The limitations of Bacca were brutally clear within Milan’s system in the last two seasons. When the team decided to defend deep, he struggled with the isolation of leading the line alone, where his inconsistent touch, poor hold- and link-up play were exposed.

Analysing what Álvaro Morata would bring to AC Milan

And, even against deeper defensive opposition in periods when his side had the large majority of ball possession, the Colombian was at times stifled.

Bacca is at his best when there is an abundance of pace and skill behind him. This allows him to thrive on the shoulder of the last man, making runs behind distracted and otherwise engaged defensive lines, from where he can utilise his clinical finishing. But these circumstances haven’t been present at the San Siro of late.

Morata’s profile is much better suited to performing the aforementioned tasks. Physically, he is relatively more imposing, standing several inches taller in height. The Real Madrid striker is also faster, which makes him more of a threat even when on his own.

During his one previous season in Italian football, with Juventus, the Spaniard showcased his purposeful running and directness. At his confident best, he was a whirlwind of movement, speed and aggressive attacking, a sort-of less violent and more selfless Diego Costa, often orbiting Carlos Tévez and hitting the channels.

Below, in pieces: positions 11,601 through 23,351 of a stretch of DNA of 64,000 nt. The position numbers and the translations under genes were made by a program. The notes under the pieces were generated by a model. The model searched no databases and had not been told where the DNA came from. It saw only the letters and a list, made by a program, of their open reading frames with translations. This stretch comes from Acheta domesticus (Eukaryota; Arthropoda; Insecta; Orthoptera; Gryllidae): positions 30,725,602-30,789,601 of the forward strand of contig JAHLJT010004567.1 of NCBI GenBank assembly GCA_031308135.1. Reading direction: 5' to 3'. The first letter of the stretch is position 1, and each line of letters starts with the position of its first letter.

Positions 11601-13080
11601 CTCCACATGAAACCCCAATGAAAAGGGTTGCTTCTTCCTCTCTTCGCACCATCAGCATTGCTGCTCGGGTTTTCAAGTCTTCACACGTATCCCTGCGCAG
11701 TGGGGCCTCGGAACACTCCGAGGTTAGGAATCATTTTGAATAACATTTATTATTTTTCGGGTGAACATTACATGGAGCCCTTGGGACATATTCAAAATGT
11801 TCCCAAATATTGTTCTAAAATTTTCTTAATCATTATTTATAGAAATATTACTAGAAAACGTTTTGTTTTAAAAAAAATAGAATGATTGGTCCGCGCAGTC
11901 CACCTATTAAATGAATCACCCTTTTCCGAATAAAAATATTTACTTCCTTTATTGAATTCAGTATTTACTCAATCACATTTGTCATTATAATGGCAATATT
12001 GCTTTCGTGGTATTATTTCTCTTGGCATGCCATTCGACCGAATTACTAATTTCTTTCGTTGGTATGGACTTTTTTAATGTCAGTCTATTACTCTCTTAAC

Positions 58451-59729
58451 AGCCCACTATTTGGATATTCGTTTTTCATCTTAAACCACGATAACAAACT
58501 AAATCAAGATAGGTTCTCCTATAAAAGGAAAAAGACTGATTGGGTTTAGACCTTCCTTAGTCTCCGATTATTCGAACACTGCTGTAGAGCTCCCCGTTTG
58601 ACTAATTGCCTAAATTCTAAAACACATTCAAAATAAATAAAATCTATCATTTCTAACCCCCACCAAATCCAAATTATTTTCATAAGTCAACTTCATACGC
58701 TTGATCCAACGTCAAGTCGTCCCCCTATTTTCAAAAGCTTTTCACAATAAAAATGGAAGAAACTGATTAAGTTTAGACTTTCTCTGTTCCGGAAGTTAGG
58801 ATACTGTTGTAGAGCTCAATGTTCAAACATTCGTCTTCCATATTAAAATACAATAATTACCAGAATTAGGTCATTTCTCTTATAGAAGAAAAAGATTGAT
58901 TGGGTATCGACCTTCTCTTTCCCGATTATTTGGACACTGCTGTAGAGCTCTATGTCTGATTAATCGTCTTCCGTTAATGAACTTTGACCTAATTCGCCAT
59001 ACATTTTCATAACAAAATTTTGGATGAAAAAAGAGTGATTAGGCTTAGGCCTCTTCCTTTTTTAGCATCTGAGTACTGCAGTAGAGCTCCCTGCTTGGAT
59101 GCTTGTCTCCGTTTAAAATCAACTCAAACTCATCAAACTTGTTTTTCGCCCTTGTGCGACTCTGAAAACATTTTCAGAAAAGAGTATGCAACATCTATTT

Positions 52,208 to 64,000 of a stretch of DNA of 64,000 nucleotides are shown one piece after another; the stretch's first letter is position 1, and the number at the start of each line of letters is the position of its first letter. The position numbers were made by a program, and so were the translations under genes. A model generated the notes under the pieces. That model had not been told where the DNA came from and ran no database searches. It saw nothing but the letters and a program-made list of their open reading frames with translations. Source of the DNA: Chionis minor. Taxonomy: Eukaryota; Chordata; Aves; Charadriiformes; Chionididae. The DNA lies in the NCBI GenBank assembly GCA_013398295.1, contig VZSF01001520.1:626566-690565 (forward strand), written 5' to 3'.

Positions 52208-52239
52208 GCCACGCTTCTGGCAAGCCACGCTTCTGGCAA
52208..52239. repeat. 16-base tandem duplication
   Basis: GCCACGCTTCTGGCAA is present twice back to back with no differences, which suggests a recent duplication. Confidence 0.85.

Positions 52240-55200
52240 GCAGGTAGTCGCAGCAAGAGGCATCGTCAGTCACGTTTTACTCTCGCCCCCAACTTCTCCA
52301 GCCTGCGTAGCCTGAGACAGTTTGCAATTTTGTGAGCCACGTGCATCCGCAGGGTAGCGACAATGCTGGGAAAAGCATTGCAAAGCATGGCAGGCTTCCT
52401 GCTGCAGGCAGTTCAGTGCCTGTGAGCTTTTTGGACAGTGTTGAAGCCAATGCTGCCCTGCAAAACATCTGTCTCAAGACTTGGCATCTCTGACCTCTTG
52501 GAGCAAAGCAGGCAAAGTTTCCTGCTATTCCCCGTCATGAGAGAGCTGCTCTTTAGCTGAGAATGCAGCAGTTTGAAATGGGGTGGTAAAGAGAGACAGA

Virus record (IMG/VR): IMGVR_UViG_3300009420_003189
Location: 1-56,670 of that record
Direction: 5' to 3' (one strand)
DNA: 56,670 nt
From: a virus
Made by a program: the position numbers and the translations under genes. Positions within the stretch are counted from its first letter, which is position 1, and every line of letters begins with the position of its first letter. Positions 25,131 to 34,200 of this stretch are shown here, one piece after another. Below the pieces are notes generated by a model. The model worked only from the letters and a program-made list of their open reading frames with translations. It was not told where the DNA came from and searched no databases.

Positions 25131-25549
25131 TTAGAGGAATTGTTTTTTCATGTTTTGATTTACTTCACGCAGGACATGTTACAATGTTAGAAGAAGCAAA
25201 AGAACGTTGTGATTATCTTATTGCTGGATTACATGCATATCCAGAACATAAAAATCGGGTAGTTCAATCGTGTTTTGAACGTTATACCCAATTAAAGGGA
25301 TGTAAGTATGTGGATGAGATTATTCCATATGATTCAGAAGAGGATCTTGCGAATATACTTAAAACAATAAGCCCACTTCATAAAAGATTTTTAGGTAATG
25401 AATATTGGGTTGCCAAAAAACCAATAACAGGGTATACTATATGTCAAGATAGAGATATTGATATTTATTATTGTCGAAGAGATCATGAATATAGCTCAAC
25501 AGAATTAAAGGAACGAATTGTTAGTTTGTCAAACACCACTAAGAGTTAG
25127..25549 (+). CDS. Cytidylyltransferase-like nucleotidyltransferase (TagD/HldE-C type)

Morata proved in that one campaign that he wasn’t necessarily a traditional No.9, in the sense that he relished not being the central focal point. But, having proven himself as a sound foil, or second striker, he evidenced his quality as an out-and-out finisher back in his home country last term.

He not only took more shots per 90 minutes than Bacca, but he achieved a higher shot accuracy percentage. Unsurprisingly, his goals rate was therefore higher.

Outside of his finishing, Morata made far more passes than the Milan hitman, and also did so with greater accuracy. Comparatively, he also created more chances for his team-mates, beat his opposing man more frequently, and won more aerial duels.

The main man

An established member of Zidane’s ‘B team’, Morata has often been rotated into the Real Madrid line-up as a means to keep the likes of Ronaldo and Benzema fit and functional. However, his 20 goals in 38 appearances last season were suggestive of someone who deserves more.

André Silva has been added from Porto in a £32.3million deal, but the 21-year-old is still relatively inexperienced. With just one year of top level football under his belt, he should not be expected to lead Milan's line without support.

According to a previous Gazzetta dello Sport report, Morata already agreed to a €7.5million per year deal with Rossoneri. If this is the case, the 24-year-old could soon receive the star status he perhaps needs at this stage in his career.

From a tactical perspective, he would provide the cut and thrust that has been so badly lacking for Milan in recent years. And, in a symbolic sense, he would fit right in with the beginning of an exciting new era, under new owners, in which the club challenges for major honours once again.


Serie A